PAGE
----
it is difficult to avoid guilt, the exhibition does not judge and does not impose anything. She is glad to invite intelligent reflection. At the end of the course, a bar Loci Food Lab challenging everyone to put into practice his priorities. On an iPad, a menu offers to select its preferred values between traditional, affordable, cost-effective, delicious, biodiversity, nutrition, no waste, wild, etc., from these criteria, a chef prepares a small bite on a measure composed of ingredients, respect the choice expressed, to leave with the taste of his own philosophy on this wide subject in the mouth.

Food: Bigger than the Flat , at the Victoria& Albert Museum, London. Until October 20.

Three tables in london in the wind

• Ikoyi, nigerian star

Ikoyi

Ikoyi, it is the district of Lagos, Nigeria, where is born Withdrawal Hassan-Odukale, 31 years. Arrived in Great Britain at the age of 16 he became financial of the City before converting to open in London, a restaurant that reminds him of the flavors of his youth. Rather than importing the traditional recipes of the cuisine of west africa itself, it is more a source of inspiration, based on products and / or spices (plantains, sweet potatoes, pumpkin seeds…) and applied to british goods selected with care. An interpretation entrusted to the chief Jeremy Chan, a Canadian-Chinese who grew up in the north of England where he met Withdrawal Hassan-Odukale to the school. A kitchen that is intuitive and creative, nourished by an in-depth study of the transformations of the raw materials. We don’t always know what to expect, but the surprise and enchantment are waiting for you. This can result for example in a sauce evoking the memory of a delicious cheeseburger. If the nigerian community in London was taken by surprise, the gourmet rushed. The experience is lived in the course of tasting menus (7 courses 75 £, 9 flat 100 £ 35 £ at breakfast). Open in 2017 in the district of St James, close to Piccadilly Circus, Ikoyi has received the consecration a year later a Michelin star. The recognition of the dynamism of the world cuisine in the british capital.

Ikoyi, 1 St. James’s Market, London. +44 2035834660, ikoyilondon.com

• Rovi, the last baby of ottolenghi

Rovi

The chief israeli Yotam Ottolenghi is a star of the gastronomy in the uk and in the world. Books, tv shows, appearances in magazines, he has led a generation of néogastronomes to criss-cross London in search of spices and rare herbs essential to the success of its recipes. In addition to its cafés-pastry shops to his name, he had already opened his common table in Soho, Nopi. A new place, Rovi, just complete the galaxy. He has entrusted the reins of the kitchens at the Scottish Neil Campbell, ex-chief of Grain Store at St Pancras, known for his work enhances the vegetables. These end up in majesty to the menu of Rovi, which does not exclude also meat, fish and seafood. The attention is put on the fermentation of the plants and the kitchen to the flame, with the mediterranean touch that is signature Ottolenghi, declined on the basis of sumac, tahini or other spices. Among the musts of the card, a shawarma celeriac, bkeila (a condiment of tunisia) and tomato fermented, or tempura of stems and herbs, seasoned with the Sichuan pepper and vinaigrette of tangerine and lime leaf. Skewers of squid and bacon with pepper sauce surprise. Like everywhere in London, the plates, small or large, are to share, in a warm room with a contemporary decor.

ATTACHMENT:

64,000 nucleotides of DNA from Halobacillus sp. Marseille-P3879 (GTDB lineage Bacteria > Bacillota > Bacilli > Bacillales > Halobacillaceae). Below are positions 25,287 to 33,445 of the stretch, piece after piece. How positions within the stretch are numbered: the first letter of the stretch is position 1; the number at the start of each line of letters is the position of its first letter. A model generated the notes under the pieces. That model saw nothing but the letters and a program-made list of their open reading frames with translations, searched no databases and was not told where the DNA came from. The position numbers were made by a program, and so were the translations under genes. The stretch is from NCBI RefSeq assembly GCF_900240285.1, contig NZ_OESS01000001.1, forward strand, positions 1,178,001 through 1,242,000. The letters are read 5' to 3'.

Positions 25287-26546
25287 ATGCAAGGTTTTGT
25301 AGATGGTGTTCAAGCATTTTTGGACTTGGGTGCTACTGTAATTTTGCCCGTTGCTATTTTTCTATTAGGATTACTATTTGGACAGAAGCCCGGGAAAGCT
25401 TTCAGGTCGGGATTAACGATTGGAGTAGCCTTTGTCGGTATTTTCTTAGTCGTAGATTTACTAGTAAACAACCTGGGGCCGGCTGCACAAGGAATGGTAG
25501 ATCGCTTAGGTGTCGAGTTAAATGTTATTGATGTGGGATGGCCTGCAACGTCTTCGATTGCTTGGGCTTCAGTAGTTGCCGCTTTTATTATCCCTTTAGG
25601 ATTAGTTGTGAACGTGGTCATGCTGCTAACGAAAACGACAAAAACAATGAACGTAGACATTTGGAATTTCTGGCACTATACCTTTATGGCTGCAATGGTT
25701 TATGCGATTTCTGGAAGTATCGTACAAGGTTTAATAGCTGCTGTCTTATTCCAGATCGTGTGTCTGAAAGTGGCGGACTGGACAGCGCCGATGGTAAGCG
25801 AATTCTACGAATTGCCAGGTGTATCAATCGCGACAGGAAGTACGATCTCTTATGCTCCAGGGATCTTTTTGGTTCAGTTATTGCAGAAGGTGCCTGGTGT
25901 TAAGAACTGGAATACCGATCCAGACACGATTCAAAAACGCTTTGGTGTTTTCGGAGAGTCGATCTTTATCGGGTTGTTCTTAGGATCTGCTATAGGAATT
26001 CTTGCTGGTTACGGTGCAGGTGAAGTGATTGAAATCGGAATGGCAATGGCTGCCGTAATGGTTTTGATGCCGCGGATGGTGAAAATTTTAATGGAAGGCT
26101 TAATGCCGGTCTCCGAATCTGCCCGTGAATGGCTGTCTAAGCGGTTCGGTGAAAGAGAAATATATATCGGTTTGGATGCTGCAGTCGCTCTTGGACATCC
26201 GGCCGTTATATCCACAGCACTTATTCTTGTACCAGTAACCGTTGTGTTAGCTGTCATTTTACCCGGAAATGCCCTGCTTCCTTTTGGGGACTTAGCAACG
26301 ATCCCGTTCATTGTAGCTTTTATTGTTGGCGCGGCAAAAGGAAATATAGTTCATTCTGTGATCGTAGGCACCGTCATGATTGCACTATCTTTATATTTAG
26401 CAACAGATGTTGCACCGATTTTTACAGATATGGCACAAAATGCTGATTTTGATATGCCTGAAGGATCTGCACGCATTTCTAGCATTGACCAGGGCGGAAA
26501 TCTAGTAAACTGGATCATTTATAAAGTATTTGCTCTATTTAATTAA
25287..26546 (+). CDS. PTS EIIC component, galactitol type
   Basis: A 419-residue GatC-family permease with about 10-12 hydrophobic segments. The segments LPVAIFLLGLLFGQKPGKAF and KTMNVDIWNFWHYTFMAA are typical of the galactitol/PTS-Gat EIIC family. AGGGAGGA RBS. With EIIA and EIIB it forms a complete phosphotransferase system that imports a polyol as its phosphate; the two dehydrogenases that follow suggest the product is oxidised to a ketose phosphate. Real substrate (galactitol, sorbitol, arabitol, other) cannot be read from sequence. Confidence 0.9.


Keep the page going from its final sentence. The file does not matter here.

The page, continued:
Rovi, 59 Wells Street, London. +44 203 9638270 , ottolenghi.co.uk/rovi

• school crossing guards, the officers ‘ mess of the raj

Ranger

London would not be London without its indians. The chicken tikka masala is the favorite dish of English? The group JKS Restaurants, already known for its very chic Gymkhana in Mayfair, which recreates the cozy atmosphere of a club British right out of the Empire, opened crossing guards in the City. At the foot of the new headquarters ultradesign of the financial agency Bloomberg, what are its journalists who have chosen the restaurants called to serve them in the canteen, as well as to visitors to the area. The challenge is to maintain the life on the weekend, when traders have deserted in their secondary residences in the countryside. At Ranger, we found a side officers ‘ mess, with a pool table and screens to follow the matches of cricket (or football). An atmosphere conducive to a healthy camaraderie among the troops (supposed to meet at the bankers of the City at the time of distribution of bonus?). Meals roboratifs, primarily made rotisseries and barbecues generous in the tandoori, but no less refined. There’s an element of appetite with saint-jacques masala or a wrap of shrimp and lobster. Follow a shoulder of kid roasted with onions or the famous biryani rice to the shank and beef marrow bones. All washed down with cocktails like the Clover Club (gin, lemon, egg white, syrup of raspberry and beer) and a selection of the best gins and whiskies in the uk.

Ranger, 1-5 Bloomberg Arcade, London. +44 2033198140.